King Brude’s Treasure

It’s sometimes hard to remember, or even to realise to start with, that we walk on terrain trodden by countless generations before us, that the land on which we live has a story that is hundreds, if not thousands, of years old. That’s especially true here in the Highlands of Scotland, where – due to the dramatic passage of our country’s history – the past, even very recent, can be so easily forgotten.

I’ve had cause to reflect on Inverness’s own dramatic history thanks to an exciting project I’m privileged to have been involved in. I’ve played a small part in bringing to life the first in a series of young adult novels that connect dramatic events 1400 years apart and which weave themes of war and peace, faith and friendship, jealousy and revenge.

The series is written by a friend of mine, AJ MacHugh, who lives in Inverness and has thought much about Inverness’s long history. With a story buzzing around inside him, he was eventually motivated by a dream to bring the idea to life. AJ (the name is a pseudonym – and no, it’s not me) asked me for some help given my own experience of writing books, and so I’ve helped out in a few areas of editing, publishing and promotion in the past year or so to bring the first book into reality.

King Brude’s Treasure is the first in the Xander Munro series, novels aimed at young adults (but it appeals to older ones too). In this first book, two twelve year olds Xander and Katie stumble across strange goings on in the forested hillside on the edge of Inverness, where they live, where rumours of Pictish treasure attract the interest of a shady billionaire and his brutal henchmen. Meanwhile, 1400 years earlier in the fort of Pictish king Brude, the coming of St Columba and his story of a new religion brings political turmoil to that very same location. Through a bizarre sequence of events Xander and Katie are drawn into this epic conflict, in a story to be played out across time, across different Celtic nations, and as I say across a series of books.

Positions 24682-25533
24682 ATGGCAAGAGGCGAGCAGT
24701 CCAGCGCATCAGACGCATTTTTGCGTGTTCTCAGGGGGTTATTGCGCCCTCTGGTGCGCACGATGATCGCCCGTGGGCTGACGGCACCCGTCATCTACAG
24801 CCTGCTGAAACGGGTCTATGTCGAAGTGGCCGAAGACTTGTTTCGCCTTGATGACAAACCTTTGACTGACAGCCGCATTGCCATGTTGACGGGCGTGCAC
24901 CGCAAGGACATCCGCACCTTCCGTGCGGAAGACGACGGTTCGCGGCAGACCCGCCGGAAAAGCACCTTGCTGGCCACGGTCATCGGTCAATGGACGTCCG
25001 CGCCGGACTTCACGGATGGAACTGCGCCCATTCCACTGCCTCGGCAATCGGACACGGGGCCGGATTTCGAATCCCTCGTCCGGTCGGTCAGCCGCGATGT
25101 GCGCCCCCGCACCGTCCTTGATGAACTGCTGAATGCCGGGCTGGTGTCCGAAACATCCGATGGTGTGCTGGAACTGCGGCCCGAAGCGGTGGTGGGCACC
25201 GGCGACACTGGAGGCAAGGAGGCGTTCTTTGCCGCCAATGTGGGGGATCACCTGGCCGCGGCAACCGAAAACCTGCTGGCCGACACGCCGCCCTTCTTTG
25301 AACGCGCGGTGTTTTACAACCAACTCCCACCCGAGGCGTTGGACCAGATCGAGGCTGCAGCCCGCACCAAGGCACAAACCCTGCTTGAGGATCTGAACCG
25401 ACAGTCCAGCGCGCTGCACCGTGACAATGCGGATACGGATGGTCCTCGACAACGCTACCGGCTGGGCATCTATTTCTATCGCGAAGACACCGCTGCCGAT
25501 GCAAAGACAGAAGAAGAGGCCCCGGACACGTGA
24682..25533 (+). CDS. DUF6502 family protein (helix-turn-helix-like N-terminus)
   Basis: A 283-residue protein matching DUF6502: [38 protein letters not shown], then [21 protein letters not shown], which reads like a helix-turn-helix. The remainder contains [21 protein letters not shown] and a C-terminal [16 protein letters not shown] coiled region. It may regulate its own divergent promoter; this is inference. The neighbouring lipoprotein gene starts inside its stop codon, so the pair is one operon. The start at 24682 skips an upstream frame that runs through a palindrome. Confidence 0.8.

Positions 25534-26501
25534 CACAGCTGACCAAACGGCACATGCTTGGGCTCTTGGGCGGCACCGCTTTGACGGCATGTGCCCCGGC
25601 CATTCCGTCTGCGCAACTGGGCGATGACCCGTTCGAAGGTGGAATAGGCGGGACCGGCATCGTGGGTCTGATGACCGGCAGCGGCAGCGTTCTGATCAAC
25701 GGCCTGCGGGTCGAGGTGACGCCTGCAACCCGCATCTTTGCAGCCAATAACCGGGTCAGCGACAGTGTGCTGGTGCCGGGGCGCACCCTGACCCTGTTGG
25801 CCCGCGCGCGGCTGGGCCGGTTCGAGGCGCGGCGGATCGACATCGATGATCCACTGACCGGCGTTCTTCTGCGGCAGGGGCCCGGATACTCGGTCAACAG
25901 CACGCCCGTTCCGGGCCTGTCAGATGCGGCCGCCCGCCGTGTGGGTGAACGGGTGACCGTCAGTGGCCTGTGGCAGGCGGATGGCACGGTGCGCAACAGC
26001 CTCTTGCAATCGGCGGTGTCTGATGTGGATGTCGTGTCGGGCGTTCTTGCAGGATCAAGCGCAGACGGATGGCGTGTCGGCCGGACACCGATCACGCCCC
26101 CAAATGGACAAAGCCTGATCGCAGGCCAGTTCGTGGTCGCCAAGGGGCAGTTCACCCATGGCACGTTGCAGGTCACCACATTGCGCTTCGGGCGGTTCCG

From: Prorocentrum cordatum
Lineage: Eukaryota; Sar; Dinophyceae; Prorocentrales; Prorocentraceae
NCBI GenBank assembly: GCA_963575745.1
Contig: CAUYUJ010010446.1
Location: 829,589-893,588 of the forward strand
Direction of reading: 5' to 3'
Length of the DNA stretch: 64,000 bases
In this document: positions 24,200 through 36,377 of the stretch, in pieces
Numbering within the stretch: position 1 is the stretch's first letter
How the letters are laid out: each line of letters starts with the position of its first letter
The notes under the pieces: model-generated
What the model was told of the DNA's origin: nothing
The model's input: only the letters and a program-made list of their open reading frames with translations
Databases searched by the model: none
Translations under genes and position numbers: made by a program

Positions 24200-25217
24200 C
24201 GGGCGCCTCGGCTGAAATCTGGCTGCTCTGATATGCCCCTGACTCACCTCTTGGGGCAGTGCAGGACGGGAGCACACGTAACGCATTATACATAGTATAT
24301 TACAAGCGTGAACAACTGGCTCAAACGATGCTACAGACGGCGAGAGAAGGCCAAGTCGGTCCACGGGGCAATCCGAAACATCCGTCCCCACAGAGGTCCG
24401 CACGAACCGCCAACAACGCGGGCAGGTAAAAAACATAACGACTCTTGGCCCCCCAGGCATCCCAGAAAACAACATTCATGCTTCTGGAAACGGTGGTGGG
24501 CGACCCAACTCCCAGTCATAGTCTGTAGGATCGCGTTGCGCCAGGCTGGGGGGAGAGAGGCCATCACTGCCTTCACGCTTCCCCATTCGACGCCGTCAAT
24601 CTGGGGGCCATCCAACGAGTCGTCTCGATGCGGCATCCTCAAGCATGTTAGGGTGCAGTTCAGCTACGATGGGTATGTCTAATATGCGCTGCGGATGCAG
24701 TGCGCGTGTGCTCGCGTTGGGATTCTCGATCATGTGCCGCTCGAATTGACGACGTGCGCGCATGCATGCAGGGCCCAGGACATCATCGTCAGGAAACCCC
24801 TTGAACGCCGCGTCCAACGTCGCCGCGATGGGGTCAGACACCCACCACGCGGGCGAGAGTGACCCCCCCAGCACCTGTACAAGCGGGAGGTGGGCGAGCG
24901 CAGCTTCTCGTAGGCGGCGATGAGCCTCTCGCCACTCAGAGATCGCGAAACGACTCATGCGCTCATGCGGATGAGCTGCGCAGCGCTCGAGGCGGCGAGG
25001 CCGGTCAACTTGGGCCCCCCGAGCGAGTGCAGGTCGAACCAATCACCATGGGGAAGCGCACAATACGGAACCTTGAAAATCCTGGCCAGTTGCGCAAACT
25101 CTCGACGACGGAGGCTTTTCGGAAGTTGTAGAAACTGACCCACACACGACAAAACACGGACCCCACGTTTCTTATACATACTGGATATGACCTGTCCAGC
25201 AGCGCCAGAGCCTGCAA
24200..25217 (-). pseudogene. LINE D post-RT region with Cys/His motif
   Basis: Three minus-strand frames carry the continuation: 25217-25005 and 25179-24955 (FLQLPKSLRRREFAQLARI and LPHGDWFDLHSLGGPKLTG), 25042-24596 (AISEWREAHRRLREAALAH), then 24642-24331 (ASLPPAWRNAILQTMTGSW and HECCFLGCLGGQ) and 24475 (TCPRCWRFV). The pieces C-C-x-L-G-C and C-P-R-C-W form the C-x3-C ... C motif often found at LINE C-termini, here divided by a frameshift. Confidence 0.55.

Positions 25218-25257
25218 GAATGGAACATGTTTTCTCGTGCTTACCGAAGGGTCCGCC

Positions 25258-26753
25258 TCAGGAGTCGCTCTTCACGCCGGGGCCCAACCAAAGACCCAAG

When I first looked at the draft of King Brude’s Treasure, I instantly was drawn in by the rich characters, the evocation of the Highland scenery in both timelines, the compelling and at times violent story, and AJ’s deft and humorous narrative. It’s an exciting story, and it’s great to see Inverness’s rich cultural heritage being so dramatically explored and celebrated in this way. An already excellent story needed little input from me, and the first book is now released into the world.

AJ’s a new writer, at least in this medium, but King Brude’s Treasure bodes well for the series. His anonymity, for now (and no, it really isn’t me!), plus the fact the book is self-published, means he’s relying on other people to get the word out. Hence this blogpost.

Check out his website and the book on Kindle and in paperback. If you dive in, you’ll hopefully find yourself eagerly waiting for book two. Which I believe will be coming in the near future… at least, much less than 1400 years from now…

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